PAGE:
Trying to evaluate the totality of Elton John’s legendary 50-plus-year run as a musician is a tricky proposition, because in many ways, his career has always run on two separate tracks.
On one hand, he’s Elton John the pop idol — the guy behind the outrageous fashion statements, the celebrity duets, the expansive albums and tours, the cross-platform ubiquity, and the many, many iconic smash hits. On the other hand, he’s Elton John the rock singer/songwriter — the guy who idolized Levon Helm and Leon Russell, who (along with longtime creative partner Bernie Taupin) made entire Western-themed albums without pulling any singles from them, who found late-career inspiration in such artists as Ryan Adams and Low Cut Connie, who co-penned some of the most covered piano ballads in history, who at the end of the day was just one half of The Captain and the Kid. It can make any discussion about your Elton favorites feel like a schizophrenic experience.
One thing is for sure, though — you’ve got plenty to choose from. Arguably no artist outside of The Beatles has meant more to both the pop and rock canons over the last 60 years than Elton John, having accomplished nearly every measure of success and longevity that a musician could hope to achieve in either genre. He’s got the Billboard Hot 100 No. 1 hits, the Billboard 200 No. 1 albums, the Rock and Roll Hall of Fame induction, the Walk of Fame star, the Kennedy Center Honor, the knighthood. He’s got the greatest-selling single of the last 50 years, with a song he says he’s played a total of three times and listened to exactly once. He’s got the more intangible career markers, too: iconic movie sing-alongs to his songs, groundbreaking performances alongside unlikely collaborators, a key role in the childhood of anyone who was of Disney-watching age in 1994. He’s also got one of the top five songs in the world, right now, just a day removed from his 75th birthday.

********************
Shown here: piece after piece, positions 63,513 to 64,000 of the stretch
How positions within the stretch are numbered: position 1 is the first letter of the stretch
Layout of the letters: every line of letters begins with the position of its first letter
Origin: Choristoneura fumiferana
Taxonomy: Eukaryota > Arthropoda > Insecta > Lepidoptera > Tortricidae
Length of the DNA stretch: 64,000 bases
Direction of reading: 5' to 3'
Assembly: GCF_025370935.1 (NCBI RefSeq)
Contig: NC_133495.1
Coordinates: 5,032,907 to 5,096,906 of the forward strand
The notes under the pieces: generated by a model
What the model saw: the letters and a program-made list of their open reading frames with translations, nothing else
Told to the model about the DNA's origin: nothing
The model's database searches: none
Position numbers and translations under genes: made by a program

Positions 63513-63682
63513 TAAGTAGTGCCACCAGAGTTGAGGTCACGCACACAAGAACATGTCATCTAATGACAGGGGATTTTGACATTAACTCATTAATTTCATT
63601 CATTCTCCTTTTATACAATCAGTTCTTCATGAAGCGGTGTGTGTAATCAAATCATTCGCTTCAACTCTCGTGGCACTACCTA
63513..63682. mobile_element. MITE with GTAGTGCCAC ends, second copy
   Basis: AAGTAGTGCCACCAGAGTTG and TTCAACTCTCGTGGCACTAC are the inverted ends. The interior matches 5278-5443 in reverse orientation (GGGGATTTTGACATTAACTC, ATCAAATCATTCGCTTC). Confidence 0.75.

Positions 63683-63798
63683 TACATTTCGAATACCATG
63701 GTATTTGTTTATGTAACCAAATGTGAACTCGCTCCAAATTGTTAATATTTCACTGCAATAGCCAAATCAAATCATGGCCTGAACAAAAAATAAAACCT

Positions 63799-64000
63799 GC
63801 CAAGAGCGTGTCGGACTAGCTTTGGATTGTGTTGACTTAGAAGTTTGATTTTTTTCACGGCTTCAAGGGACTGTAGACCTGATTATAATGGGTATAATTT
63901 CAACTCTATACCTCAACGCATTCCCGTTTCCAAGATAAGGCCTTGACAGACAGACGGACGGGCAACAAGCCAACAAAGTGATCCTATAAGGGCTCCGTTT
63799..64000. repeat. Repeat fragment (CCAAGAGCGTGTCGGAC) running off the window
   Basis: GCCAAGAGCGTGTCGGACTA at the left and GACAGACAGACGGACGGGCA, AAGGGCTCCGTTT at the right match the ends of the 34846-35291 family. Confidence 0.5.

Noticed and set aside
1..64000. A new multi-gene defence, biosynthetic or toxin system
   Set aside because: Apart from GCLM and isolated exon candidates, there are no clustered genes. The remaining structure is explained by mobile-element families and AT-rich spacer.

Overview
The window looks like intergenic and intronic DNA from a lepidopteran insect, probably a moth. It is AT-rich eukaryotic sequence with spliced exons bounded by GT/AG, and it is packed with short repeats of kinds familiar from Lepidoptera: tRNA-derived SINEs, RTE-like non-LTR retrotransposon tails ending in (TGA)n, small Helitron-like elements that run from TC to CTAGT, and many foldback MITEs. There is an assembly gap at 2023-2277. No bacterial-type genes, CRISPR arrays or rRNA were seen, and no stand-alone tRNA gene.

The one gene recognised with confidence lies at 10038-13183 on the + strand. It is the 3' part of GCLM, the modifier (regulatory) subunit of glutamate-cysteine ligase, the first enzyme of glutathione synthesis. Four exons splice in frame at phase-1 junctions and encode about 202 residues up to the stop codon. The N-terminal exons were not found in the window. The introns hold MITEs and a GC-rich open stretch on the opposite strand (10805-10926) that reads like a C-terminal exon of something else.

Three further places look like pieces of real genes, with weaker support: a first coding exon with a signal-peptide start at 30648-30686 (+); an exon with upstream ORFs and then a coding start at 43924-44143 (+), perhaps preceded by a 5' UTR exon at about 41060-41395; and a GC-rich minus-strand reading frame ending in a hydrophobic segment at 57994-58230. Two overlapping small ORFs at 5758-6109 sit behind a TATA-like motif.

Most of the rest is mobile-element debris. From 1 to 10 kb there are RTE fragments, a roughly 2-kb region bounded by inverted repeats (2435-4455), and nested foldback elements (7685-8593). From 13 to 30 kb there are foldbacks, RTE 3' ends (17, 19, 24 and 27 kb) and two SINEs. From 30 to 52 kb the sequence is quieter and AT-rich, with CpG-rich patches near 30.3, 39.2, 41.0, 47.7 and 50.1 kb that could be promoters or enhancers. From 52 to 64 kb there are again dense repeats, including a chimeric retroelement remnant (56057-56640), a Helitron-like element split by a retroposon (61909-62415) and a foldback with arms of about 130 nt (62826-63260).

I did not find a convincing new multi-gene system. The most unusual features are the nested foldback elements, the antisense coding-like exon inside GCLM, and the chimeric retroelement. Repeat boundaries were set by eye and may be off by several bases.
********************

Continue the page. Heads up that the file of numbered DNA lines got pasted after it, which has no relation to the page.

To celebrate that upcoming personal milestone (though given his own historic birthday commemorations, ours will likely pale in comparison) we’ve put together a list of our 75 favorite Elton John songs. It’s all still just scratching the surface of his generations-spanning career — and we’ve no doubt there’s plenty more to come — but whether your own Reginald Dwight journey has been more of a yellow brick road or a tumbleweed connection, we expect you’ll find plenty here to love. Happy upcoming birthday to Sir Elton. To everyone else, come blast off with us on a timeless flight into one of the most out-of-this-world catalogs in the history of popular music.